Selenite is a very common chemical sedimentary mineral. It is an evaporate rock which is one of the three types of chemical sedimentary rocks. The other two are called Carbonate rocks, and Siliceous rocks.
Evaporate rocks are formed when bodies of water evaporate leaving behind chemicals that were dissolved in them. Lakes, rivers, oceans, and ground water all have elemental chemicals dissolved in them.
Salt is a well known evaporate. Most table salt comes from Utah. The Great Salt Lake is what is left of a huge inland sea that once covered most of the western United States. It is slowly shrinking in size due to evaporation. As the water evaporates the lake can no longer hold the same amount of salt. The salt precipitates out and is deposited as crystallized halite. The salt found in your kitchen is an example of this evaporate rock.
Selenite forms in this same way. It is a sulfate mineral with the chemical formula Calcium Sulfate dihydrate.
It is a form of gypsum. There are many crystalline forms of gypsum.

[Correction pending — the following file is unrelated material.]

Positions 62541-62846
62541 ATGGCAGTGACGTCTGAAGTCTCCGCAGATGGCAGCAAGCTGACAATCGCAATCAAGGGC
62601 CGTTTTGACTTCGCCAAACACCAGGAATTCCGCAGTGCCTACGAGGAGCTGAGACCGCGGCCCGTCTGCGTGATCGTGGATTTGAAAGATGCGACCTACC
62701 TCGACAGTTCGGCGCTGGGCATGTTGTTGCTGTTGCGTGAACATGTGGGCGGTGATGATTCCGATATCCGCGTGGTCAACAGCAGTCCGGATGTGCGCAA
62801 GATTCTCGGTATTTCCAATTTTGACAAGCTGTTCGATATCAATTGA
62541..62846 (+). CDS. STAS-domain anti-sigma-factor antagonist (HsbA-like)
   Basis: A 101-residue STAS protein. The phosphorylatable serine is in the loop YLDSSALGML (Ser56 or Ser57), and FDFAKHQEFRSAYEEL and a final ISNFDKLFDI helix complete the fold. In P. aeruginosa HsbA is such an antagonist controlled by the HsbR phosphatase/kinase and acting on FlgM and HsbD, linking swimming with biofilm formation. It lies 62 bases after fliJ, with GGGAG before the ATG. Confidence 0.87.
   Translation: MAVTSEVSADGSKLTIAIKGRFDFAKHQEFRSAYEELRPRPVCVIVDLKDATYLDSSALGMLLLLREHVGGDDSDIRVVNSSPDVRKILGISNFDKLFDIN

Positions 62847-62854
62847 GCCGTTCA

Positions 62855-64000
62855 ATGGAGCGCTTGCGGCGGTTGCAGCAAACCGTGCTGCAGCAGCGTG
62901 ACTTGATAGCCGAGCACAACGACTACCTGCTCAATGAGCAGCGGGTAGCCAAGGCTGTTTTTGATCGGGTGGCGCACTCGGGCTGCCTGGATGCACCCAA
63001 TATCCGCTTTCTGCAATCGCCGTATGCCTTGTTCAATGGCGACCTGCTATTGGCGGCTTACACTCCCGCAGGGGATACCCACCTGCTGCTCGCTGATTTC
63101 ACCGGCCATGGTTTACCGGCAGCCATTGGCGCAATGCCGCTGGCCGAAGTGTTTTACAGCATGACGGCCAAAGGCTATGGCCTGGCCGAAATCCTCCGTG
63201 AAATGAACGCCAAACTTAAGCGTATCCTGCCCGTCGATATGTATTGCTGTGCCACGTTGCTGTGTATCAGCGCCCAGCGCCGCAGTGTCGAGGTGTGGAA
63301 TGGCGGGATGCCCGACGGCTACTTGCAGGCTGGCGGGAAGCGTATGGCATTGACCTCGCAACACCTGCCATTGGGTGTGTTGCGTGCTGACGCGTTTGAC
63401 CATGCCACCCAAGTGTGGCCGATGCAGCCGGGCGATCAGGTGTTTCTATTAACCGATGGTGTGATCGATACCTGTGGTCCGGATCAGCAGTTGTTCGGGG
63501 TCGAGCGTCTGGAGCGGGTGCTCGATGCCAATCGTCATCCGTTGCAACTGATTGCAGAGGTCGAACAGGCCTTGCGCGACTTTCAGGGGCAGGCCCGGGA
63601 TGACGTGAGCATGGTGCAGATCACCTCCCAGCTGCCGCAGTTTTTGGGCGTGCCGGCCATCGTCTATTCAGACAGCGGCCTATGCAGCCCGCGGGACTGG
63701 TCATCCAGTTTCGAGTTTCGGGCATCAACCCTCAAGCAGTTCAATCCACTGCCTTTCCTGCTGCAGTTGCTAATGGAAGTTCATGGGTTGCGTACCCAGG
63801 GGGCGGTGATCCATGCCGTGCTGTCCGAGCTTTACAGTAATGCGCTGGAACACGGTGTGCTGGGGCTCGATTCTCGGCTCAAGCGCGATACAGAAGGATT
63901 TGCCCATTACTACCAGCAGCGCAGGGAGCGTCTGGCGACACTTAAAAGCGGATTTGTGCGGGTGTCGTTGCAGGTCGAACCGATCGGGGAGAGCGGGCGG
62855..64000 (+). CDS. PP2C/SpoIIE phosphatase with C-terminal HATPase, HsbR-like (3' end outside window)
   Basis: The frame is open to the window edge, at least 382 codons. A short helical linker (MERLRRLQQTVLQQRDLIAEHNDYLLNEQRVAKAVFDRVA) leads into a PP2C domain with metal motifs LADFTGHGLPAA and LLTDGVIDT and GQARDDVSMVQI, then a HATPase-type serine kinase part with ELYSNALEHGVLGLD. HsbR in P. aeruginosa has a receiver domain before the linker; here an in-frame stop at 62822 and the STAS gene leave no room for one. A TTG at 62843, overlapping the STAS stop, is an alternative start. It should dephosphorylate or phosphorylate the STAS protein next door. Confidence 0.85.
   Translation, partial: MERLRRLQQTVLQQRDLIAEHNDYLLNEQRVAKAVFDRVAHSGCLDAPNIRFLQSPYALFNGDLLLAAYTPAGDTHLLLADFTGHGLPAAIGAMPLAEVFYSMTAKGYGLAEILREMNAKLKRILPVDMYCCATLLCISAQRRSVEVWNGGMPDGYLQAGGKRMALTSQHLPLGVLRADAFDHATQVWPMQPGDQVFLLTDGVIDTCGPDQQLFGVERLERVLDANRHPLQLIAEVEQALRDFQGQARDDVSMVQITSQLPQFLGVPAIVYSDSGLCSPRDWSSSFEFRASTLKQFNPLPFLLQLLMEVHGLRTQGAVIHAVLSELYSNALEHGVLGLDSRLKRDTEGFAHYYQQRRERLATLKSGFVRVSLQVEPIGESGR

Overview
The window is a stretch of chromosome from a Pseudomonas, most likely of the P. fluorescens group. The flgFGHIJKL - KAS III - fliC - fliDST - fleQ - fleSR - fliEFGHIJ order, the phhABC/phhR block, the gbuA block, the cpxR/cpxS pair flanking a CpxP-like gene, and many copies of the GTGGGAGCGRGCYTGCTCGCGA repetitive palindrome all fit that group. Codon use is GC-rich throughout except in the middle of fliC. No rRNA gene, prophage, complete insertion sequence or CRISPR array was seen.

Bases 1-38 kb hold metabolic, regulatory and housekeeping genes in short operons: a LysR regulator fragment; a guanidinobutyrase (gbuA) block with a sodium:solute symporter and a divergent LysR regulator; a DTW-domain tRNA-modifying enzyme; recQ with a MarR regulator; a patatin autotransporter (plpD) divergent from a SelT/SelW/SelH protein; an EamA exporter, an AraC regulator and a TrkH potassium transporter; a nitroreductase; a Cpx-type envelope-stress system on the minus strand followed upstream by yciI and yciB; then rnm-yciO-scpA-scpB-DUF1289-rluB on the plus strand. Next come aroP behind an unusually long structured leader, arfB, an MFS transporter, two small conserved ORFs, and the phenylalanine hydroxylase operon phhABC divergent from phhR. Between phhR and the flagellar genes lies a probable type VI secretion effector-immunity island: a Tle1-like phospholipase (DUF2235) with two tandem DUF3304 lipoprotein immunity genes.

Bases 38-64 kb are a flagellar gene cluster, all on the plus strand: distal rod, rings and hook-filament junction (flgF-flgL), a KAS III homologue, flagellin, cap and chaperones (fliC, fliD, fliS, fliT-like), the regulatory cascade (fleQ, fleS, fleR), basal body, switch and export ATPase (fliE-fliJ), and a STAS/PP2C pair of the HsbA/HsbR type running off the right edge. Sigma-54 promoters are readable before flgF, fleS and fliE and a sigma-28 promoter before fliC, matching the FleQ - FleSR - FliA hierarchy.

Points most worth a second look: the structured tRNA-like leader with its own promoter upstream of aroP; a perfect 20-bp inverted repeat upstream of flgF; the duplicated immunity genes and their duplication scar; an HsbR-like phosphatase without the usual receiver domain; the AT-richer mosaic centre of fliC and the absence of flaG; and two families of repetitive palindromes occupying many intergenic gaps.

Sometimes they are grouped together under the name selenite. When gypsum
forms clear and colorless crystals it is called selenite. When it is
opaque with fibrous texture it is called satin spar. Clusters of
tabulate crystals are called desert rose. Single flattened blades pick
up particles of sand and are called hourglass selenite for the distinctive shape created by the sand. Gypsum flowers form from long parallel crystals often resembling rams horns or fishtails. Another common form of this mineral is alabaster, which is often a pastel color and is very popular as a decorative stone for sculptures.
This mineral gets its name from the ancient Greek word for moon or moon stone.
It is very soft only a 2 on the Mo’s scale of hardness. That means that all forms of gypsum can be scratched with a fingernail. It is extensively used in making plaster and drywall. It is also used as a fertilizer and soil conditioner. It is actively mined around the world and is easy to split into thin sheets. This is called cleavage.
As an evaporite all forms of gypsum will dissolve in water over time.
It can form large beds hundreds of feet thick and covering many square miles. White Sands New Mexico is one such place.
Selenite can form the largest crystals in the world. In the Naica caves in Chihuahua, Mexico single crystals can reach a length of 33 feet and weigh over 55 tons.
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